Small businesses have traditionally had a hard time accessing extra capital — i.e. through small business loans — from banks, big and small. And economic realities and forecasts dictate, generally, just how generous these institutions are at any given time.
Still, small businesses aren’t exactly being choked off entirely from getting approved. And the market has been improving for small businesses seeking loans. But in order to get a lender to take a flyer on your small business, it’s best not to make a rookie mistake on your way to getting that loan approval.
Below are some of the top small business loan mistakes you can make.
Don’t Make These Small Business Loan Mistakes
1. Maxing Out Credit Cards
Maxing out your credit limit is a bad idea if you hope to continue to get business financing. Piling up big expenses on your personal or business credit cards only leads to high interest payments.
And not being able to pay back your credit card bills will only serve to damage your personal and business credit score. That’s going to make it very difficult to ever find a real loan.
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2. Ignoring Requests from the Lender
Be prepared when seeking extra capital for your business. During the loan application process, your prospective lender may ask you for a lot of information, some of which you may not have at the ready.
It’s best to be prepared for any questions your lender might ask and to avoid making them wait too long for your answer.
3. Ignoring the Fine Print
You’re going to need to read the fine print on any loan offer you’re considering. Failing to read the fine print is one of the most common small business loan mistakes, and can prove very costly in the end.
4. Borrowing to Have More Cash on Hand
If you’re serious about acquiring a small business loan, know that this should not be just for the purposes of having a safety net. Having a large sum sitting in the bank could be tempting.
Frivolous spending could quickly drain your funds and make any initial goals you had for utilizing that money unattainable.
5. Failing to Shop Around
Apply the same intensity to your small business loan search as you would to searching for the right vendor or the perfect product. Shopping around gives you the opportunity to compare available offers. Who’s offering the most competitive interest rate? Who has the best terms?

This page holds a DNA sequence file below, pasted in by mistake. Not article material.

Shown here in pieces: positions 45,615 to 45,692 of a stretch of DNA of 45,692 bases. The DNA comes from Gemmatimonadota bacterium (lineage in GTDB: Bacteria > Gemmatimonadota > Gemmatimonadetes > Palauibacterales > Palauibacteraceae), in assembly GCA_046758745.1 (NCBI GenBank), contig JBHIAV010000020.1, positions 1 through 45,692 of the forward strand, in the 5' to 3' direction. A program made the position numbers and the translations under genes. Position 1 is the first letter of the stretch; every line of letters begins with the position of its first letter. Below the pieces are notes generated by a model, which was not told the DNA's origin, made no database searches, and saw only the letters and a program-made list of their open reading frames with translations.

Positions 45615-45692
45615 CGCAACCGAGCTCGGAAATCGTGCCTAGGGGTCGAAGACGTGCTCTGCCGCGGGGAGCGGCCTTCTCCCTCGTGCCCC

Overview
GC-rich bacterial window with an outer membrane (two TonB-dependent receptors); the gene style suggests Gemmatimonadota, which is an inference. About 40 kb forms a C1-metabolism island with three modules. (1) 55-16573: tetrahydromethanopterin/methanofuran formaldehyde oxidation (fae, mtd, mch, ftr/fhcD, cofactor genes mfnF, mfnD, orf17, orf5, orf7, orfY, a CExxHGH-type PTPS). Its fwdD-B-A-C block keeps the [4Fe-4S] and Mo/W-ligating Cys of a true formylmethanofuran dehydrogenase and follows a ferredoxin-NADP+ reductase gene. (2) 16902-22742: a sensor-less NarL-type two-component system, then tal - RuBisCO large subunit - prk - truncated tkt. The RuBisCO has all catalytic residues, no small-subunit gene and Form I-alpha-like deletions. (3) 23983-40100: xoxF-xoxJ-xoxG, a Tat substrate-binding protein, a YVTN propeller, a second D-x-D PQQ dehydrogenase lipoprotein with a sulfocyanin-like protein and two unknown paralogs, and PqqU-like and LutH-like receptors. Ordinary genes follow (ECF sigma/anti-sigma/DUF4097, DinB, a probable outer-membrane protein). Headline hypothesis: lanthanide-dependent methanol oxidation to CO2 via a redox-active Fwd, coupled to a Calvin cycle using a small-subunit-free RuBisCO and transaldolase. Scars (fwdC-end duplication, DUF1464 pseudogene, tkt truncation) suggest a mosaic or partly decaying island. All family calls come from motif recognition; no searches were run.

There are more lenders available to small businesses these days, and not all are created equal. Failing to shop around is doing your small business a disservice.
6. Missing Payments
Not only will late payments look bad with your lender. They will begin to accrue penalties and fees. Soon, the payments you’ll be making on your loan will start multiplying.
And,of course, failing to make loan payments on time could hamper any prospects of your business gaining access to extra capital in the future.
7. Letting Personal Credit Scores Drop
Getting your small business a loan and maintaining a good business credit score are both certainly important. But don’t let your personal credit score get damaged in the meantime. Using personal money to meet business expenses could damage your personal credit score in the process.
If you’re allowing your personal score to dip while applying for a small business loan, it could hurt your ability to get approved or to getting an ideal loan offer.
8. Not Knowing What You Want
Before you pick up a phone and call a bank or other lender or even set foot in a loan office, know what you want. Do some exhaustive searches on the Web to find what kinds of loans are available to your business
9. Seeking a Loan in an Emergency
Getting approved for a revolving line of credit now could save you from being forced to make a desperate application for a loan in the face of an emergency.
For instance, if your business property is severely damaged in a storm and you’re going to need thousands of dollars to replace the roof, it’s best to have ready access to a line of credit rather than going through the arduous process of applying for a loan — and risk not getting approved — while your business suffers.
A line of credit, approved before any potential disaster or emergency, would enable you to be ready to act immediately when faced with such a situation.
10. Having No Plan for the Money
First of all, the would-be lender is probably going to ask what the purpose of the loan is. And at that time — and definitely before then — you should have a clear answer and a concise plan for the loan money you’re seeking.
If it’s an expansion project, clearly detail the plan and present it to a prospective lender.
The lack of a plan will certainly leave your lender questioning whether to give you the loan at all.
11. Having High Turnover
If lenders investigate the stability of your company at the time you’re applying for a loan, seeing that turnover is high could send up the proverbial red flags.
Indeed, stability within your organization at the time of your application is a key factor to getting approved.
12. Keeping Messy Books
Accounting, especially for the smallest of small businesses, tends to be a task that gets put off too long. This leads to keeping slipshod records riddled with inaccuracies.